Age regression in therapy

From Wikipedia, the free encyclopedia

Age regression in therapy is a psycho-therapeutic process that aims to facilitate access to childhood memories, thoughts, and feelings. Age regression can be induced by hypnotherapy, which is a process where patients move their focus to memories of an earlier stage of life in order to explore these memories or to access difficult aspects of their personality.[1]

Age regression has become controversial both inside and outside of the therapeutic community, with many cases involving alleged child abuse, alien abduction, rape, and other traumatic incidents subsequently being discredited.

The notion of age regression is central to attachment therapy, whose proponents believe that a child who has missed out on their developmental stages can be made to experience those stages at a later age by a variety of techniques. Many of these techniques are intensely physical and confrontational, and include forced holding of eye contact, sometimes while being required to access traumatic memories of past neglect or abuse. Extreme emotions such as rage or fear may be simultaneously induced.

Occasionally, 'rebirthing' has been used with tragic results. Accompanying parenting techniques may use bottle feeding and systems of complete control by the parent over the child's basic needs, including toileting and water.[2]


Age regression in therapy is also referred to as hypnotic age regression. This is a hypnosis technique utilized by hypnotherapists to help patients remember the perceptions and feelings caused by past events that have had an effect on their present illness. Hypnotic age regression occurs when a person is hypnotized and is instructed to recall a past event or regress to an earlier age. The patient may then proceed to recall or relive events in their life. If the hypnotherapist suggests that the patient is of a certain age, the patient may begin to appear to talk, act, and think in ways appropriate to said age. This allows for the patient to reinterpret their current situation with new information and insight.[3]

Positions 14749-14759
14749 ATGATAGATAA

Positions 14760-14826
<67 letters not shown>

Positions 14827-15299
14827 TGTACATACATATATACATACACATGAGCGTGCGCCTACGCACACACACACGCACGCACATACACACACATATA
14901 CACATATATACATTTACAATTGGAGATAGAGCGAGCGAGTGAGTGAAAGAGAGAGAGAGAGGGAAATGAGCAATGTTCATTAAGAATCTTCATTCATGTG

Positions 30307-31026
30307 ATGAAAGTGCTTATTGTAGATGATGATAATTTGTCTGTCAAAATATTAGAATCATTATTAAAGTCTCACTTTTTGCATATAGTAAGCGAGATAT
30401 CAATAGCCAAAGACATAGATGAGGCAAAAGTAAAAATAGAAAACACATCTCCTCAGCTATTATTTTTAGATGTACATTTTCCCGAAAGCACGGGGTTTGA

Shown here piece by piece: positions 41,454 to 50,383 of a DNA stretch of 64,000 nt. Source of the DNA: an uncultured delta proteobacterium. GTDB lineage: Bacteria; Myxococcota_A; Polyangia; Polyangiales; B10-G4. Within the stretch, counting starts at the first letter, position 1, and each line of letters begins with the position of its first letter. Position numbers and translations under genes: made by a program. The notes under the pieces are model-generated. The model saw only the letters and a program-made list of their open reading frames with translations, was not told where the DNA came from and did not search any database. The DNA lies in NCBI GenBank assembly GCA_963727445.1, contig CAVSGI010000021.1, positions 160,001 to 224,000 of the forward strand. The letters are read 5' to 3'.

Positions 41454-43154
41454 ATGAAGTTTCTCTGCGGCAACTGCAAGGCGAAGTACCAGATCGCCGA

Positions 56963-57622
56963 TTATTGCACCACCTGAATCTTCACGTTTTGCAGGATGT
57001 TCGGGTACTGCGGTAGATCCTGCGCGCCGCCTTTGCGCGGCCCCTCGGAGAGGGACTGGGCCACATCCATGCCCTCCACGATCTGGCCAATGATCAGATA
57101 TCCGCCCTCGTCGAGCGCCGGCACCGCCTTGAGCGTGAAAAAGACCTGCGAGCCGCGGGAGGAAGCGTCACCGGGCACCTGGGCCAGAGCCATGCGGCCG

Every age regression session varies based on the hypnotherapist and patient.


The purpose of hypnotic age regression is to reframe the negative feelings and perceptions of the past to facilitate progress towards the patient's goals.[4] It allows patients to find the cause of their current blocks and eliminate their past traumas. When patients are hypnotized, they are in an altered state that allows for their subconscious mind to be accessed.[5] The subconscious mind holds the behaviors and habits that people exhibit to protect them. These behaviors and habits are repeated until they are not necessary any more.[6] Hypnotic age regression allows for patients to reframe and purge their unnecessary behaviors.[7]

False memories[edit]

Whether hypnotic age regression leads to more accurate earlier memories, or if the memories are real at all, is heavily debated. The question of whether people should utilize hypnosis to recall memories of early trauma is very controversial.

Psychological research shows that interviews can be carried out in a way that people can easily acquire false memories.[8]